Treasury Secretary Janet Yellen blamed consumers’ excessive spending habits as a primary cause for the near 40-year-high in inflation on Wednesday.
The Biden official appeared on “The Late Show with Stephen Colbert,” where she was asked about the price increases that have plagued the U.S. for more than a year.
Colbert asked her to explain to his audience how inflation got out of hand when “two years ago everything seemed fine.” The late-night host, known for his sycophantic boosting of President Biden and Democrats, even noted the Biden administration dismissed inflation as a “small risk” as recently as last year.
Yellen argued the administration managed the COVID-19 pandemic so well that consumers felt comfortable to “splurge” on goods.
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“So we had a rapid recovery from the pandemic,” she said, arguing Biden’s policies brought unemployment down from 7% to 3.7%.
“It turned out the pandemic had very special impacts on the economy. Remember, everybody stopped spending on services,” she pointed out, as businesses were shut down. Instead, people spent more money on “grills,” “technology” and office equipment as they were working from home.
“They were in their homes for a year or more, they wanted to buy grills and office furniture, they were working from home, they suddenly started splurging on goods, buying technology,” she claimed, which led to supply chain “bottlenecks.”
Later in the interview, Yellen also blamed Russia for the increase in food and gas prices.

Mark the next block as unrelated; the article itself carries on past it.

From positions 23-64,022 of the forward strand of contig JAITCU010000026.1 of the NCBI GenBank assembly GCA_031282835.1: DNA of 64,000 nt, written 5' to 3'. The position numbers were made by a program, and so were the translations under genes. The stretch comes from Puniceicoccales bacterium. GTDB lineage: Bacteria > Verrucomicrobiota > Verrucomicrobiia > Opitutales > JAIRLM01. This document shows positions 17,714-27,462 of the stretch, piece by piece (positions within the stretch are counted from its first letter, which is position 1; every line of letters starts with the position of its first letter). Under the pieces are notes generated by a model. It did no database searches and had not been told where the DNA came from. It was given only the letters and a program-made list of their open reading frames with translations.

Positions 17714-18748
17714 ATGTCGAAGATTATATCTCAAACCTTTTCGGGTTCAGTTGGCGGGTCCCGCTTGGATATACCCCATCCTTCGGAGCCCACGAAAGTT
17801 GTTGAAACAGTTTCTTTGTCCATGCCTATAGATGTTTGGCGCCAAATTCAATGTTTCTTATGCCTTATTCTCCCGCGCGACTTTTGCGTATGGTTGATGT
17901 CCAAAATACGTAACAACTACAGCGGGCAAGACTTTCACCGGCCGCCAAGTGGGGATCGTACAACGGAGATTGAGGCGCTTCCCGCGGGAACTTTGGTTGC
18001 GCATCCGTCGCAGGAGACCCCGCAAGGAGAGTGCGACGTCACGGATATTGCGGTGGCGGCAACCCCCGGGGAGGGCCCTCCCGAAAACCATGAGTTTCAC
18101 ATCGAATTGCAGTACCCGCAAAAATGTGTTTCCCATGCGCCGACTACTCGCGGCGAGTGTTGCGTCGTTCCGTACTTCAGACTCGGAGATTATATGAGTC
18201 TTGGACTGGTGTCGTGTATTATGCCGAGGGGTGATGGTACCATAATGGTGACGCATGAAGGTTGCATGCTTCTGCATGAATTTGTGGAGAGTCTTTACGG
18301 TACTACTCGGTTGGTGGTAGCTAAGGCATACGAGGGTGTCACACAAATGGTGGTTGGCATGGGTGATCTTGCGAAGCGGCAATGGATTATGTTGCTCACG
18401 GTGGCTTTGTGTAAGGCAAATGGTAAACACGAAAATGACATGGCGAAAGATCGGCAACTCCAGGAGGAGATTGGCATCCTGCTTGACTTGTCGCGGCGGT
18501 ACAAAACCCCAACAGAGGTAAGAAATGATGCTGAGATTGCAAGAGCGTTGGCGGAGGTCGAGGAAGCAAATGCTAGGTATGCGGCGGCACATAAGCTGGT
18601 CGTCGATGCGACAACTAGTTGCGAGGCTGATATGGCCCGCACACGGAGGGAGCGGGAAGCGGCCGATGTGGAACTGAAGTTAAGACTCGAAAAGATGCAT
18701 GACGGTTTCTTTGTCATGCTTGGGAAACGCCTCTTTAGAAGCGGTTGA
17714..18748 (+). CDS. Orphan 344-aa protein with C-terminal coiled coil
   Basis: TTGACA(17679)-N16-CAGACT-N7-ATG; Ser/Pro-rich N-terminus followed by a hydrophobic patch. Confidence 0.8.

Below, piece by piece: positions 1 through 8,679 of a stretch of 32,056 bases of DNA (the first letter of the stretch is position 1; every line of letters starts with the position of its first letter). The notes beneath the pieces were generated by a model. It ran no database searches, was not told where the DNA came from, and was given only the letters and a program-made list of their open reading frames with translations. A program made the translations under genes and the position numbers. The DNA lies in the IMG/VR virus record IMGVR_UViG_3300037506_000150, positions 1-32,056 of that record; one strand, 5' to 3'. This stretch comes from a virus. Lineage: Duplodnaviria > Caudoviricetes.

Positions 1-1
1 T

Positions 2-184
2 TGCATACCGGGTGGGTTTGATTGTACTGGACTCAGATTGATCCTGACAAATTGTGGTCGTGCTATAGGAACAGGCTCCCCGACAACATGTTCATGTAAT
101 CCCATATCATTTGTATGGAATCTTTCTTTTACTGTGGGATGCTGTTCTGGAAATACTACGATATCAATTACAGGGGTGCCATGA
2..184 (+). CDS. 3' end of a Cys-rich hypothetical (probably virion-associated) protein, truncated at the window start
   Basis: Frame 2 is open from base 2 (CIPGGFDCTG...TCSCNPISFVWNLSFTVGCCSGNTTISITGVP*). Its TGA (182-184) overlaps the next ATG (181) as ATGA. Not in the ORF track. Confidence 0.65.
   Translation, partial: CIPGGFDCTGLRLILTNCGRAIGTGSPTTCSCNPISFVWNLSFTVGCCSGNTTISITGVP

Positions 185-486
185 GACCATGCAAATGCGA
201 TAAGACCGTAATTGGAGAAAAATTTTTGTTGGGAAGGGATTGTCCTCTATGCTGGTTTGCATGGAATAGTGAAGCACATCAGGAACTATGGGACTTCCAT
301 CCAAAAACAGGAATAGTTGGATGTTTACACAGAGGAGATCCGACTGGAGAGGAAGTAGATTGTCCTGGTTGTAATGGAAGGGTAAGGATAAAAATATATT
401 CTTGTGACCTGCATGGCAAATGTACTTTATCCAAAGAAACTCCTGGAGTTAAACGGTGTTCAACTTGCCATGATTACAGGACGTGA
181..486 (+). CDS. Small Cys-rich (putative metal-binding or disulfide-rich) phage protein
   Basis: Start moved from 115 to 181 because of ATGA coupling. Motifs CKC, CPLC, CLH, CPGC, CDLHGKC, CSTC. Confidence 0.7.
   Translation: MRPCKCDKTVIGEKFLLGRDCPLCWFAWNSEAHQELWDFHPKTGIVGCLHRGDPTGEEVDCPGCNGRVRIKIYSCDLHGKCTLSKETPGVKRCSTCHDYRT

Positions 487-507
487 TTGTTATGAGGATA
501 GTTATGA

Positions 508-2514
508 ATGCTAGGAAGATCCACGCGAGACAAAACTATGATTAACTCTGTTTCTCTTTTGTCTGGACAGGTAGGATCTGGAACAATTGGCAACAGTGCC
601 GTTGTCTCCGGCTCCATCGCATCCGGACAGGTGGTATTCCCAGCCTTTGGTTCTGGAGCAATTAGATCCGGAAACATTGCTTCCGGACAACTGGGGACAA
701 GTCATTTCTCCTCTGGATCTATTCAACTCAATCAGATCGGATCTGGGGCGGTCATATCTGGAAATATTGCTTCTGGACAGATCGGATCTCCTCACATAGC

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There was no mention during the remarks about multitrillion-dollar spending bills that have been passed and signed during Biden’s administration. She also isn’t the only White House official who’s blamed inflation on Americans spending recklessly or who has dismissed economic concerns.
White House chief of staff Ron Klain was mocked for suggesting rising costs and supply chain issues were a “high class” problem last year.
Energy Secretary Jennifer Granholm was also criticized for laughing at rising gas prices and offering Americans tax credits for installing solar panels on their homes.
Liberal journalists like MSNBC’s Stephanie Ruhle have also argued consumers could afford to spend more money on groceries and utilities.
In October, the Consumer Price Index rose 0.4% from September.
Despite prices still being near the 40-year high, Biden told a reporter last month that the economy was “strong as hell.”
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